Fort Pierce, Florida is an amazing place to visit if you’re an angler of any kind. We were recently invited on a media tour of Fort Pierce, and absolutely fell in love with how beautiful the water, area, and people were. With an already event filled weekend planned for us, we decided to head about 3.5 hours south for some time in the kayaks and chase a few species of fish on the flats.
Fort Pierce is roughly 3.5 hours south of Jacksonville where Yak Outlaws is based. It’s a small town but steep in history, but even more importantly to our kind, it’s an amazing fishery. The water is absolutely beautiful, with greenish hues to it, and clear which is perfect for sight fishing. Our media tour was scheduled to begin on Friday and continue through Sunday. We knew that if we wanted to get some yak time on the water, then we’d have to head down early that Thursday morning. I reached out on the Treasure Coast Kayak Anglers group on Facebook for some local info on places to launch, species to target, etc. The kayak fishing community is one that never ceases to me. It seems we’re always open to supporting and helping out fellow kayak anglers. Several kayak anglers chimed in with suggestions on places to launch, including maps with detailed info on where to launch in the Fort Pierce area.
One angler in particular sent me a message and offered to take the day off from his guide service, John from Moon Light Charters, to spend the better part of the day fishing and hanging out with us. Our sitter (thanks Mom!) for the kiddos arrived around 7am Thursday morning, and we were soon on the road heading south on I-95. It had been set up that Kaycee and I would meet up with John at Round Island State Park around 10:30am or so. We arrived and quickly set about unloading our kayaks and fishing gear. Upon unloading, we quickly realized we weren’t alone at the kayak launch. A couple of manatees were hanging out with us, enjoying the beautiful water. We even checked out a few Mantis shrimp along the water line at the launch. Common sense prevailed, and we didn’t attempt to “catch” the mantis shrimp and risk injury to our digits even though they’re great redfish bait.
We set off from the launch and immediately noticed something busting bait several yards from the launch. We paddled over to investigate, but missed out on the fun. After a few casts we decided to venture out on the flats to try our luck chasing redfish and trout. The flats were simply beautiful, sea grass mixed with white sand potholes, and fairly shallow at only a couple feet in most areas. John was the first to hook up with a nice speckled sea trout. He reeled it in, took a quick measurement, and safely released her to fight another day. The bite was fairly slow, but the weather was amazing, and it’s always great to meet and get to know a fellow kayak angler.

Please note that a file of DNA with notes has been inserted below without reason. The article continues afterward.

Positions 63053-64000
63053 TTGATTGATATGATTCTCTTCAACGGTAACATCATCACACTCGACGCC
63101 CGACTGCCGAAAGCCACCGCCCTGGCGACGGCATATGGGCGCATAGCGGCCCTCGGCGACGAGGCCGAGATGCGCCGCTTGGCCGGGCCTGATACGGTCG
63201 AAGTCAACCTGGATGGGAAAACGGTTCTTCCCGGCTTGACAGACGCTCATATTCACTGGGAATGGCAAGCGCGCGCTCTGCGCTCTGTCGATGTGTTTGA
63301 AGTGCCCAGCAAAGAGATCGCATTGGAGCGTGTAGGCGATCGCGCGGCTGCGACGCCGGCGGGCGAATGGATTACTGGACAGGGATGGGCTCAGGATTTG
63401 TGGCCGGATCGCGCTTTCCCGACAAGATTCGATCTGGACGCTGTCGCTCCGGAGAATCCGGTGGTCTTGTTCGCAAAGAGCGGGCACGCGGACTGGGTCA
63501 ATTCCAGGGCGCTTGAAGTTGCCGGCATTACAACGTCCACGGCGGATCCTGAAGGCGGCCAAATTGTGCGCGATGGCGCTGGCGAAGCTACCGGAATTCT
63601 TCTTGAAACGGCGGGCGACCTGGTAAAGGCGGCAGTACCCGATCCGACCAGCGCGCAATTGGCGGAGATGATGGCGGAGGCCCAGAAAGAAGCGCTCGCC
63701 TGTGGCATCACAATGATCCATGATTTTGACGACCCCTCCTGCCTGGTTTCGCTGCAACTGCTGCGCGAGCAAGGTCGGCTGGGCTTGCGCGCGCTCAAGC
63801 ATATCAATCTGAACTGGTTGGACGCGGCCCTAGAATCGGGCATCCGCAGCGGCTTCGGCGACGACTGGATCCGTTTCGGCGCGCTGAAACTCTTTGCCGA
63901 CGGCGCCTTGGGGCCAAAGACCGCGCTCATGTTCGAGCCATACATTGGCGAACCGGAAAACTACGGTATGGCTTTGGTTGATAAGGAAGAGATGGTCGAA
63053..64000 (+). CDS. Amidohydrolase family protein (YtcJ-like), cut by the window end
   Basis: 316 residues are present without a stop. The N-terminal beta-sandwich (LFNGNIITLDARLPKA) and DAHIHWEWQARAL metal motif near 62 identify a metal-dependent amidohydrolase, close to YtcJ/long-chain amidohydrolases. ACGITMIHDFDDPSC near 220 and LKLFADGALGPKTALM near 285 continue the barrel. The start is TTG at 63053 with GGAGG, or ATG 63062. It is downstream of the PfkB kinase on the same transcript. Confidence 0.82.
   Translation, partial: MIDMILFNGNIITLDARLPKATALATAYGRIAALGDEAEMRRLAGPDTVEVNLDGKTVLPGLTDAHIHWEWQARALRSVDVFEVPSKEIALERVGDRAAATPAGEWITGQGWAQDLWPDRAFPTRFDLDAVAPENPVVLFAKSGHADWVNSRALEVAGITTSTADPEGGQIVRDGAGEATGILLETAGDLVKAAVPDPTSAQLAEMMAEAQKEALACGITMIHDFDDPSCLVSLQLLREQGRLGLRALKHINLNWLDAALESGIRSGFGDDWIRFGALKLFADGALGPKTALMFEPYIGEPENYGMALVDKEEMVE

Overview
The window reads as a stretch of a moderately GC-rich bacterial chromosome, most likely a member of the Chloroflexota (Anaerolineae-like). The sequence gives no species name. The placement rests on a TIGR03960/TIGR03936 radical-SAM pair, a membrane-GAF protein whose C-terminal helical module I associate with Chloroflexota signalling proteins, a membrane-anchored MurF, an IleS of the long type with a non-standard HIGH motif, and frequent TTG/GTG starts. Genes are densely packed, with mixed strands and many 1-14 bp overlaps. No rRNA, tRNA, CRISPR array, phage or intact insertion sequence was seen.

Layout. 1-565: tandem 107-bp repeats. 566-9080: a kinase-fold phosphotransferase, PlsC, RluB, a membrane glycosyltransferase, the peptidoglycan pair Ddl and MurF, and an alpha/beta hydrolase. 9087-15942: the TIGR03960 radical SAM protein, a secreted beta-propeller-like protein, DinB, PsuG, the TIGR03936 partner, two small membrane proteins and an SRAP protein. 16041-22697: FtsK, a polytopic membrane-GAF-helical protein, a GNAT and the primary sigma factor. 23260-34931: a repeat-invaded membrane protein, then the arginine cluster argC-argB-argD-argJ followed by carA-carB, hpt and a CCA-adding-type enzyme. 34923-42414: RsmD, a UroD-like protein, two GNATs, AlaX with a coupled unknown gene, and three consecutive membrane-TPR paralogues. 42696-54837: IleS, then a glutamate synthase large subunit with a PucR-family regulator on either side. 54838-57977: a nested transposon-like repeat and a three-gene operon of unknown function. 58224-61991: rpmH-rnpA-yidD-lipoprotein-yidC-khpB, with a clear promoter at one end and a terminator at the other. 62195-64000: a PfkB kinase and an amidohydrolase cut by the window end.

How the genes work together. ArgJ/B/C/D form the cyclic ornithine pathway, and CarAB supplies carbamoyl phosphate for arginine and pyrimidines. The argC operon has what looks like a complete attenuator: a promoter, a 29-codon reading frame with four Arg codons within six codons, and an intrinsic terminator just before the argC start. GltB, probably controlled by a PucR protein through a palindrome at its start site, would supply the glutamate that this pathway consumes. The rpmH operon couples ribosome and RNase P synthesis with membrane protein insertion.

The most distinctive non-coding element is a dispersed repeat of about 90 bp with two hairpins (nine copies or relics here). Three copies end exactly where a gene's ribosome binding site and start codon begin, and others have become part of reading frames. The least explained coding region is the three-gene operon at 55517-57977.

Kaycee started hooking up to a few sailcats and we decided to move on to another area. Kaycee set up camp at the mouth of a narrow creek lined with mangroves while John and I decided to do a little exploring. We entered the creek and a few yards in, I spooked a solid slot redfish. We decided to keep pushing in pitching under the mangroves as we paddled deeper into the creek. A little further ahead, John spooked another redfish. I was beginning to like this little creek more and more, we just needed to start catching instead of spooking the fish. We went back pretty far, but decided to turn back and catch back up with Kaycee. Not to long after we turned around and started heading back to the entrance, I noticed something bust up the bait along the bank under some mangroves. John pitched in, but to no avail, so I turned around and decided to pitch a lure myself. I’d already tossed my lure into the area a couple of times, and half-heartedly pitched in once more. On the retrieve, I was slowly reeling the Savage Gear TPE Manic Shrimp lure but mostly focusing on the conversation with John. About 2 feet from the kayak I noticed a small fish on my lure. Well, to be honest, I didn’t even realize it was on the lure until after a few minutes. Once I realized what it was, I burst out laughing. I’ve wanted to catch a snook from my kayak for some time, even having it sit atop my Bucket List. The snook probably measured a whopping 7″. It was the funniest catch I’ve ever experienced, and I completely appreciated the humor of the Fish Gods for helping me scratch a fish off my Bucket List. After a couple of quick pics and some more laughing, John and I headed back out to meet up with Kaycee.
It was getting a little late in the day, so we decided to fish a flat on our way back in to the launch. John casted his lure out and immediately nailed a stud trout measuring in the 25″ range, but with some great girth to her. After a couple of pics, we decided to head back to the launch and call it a day. Kaycee and I can’t say enough about the hospitality we received while fishing with John, and we enjoyed our time on the water exploring the Treasure Coast and Fort Pierce. We said our goodbyes and headed to our hotel, ready to see more of how great the fishery has to offer in Fort Pierce.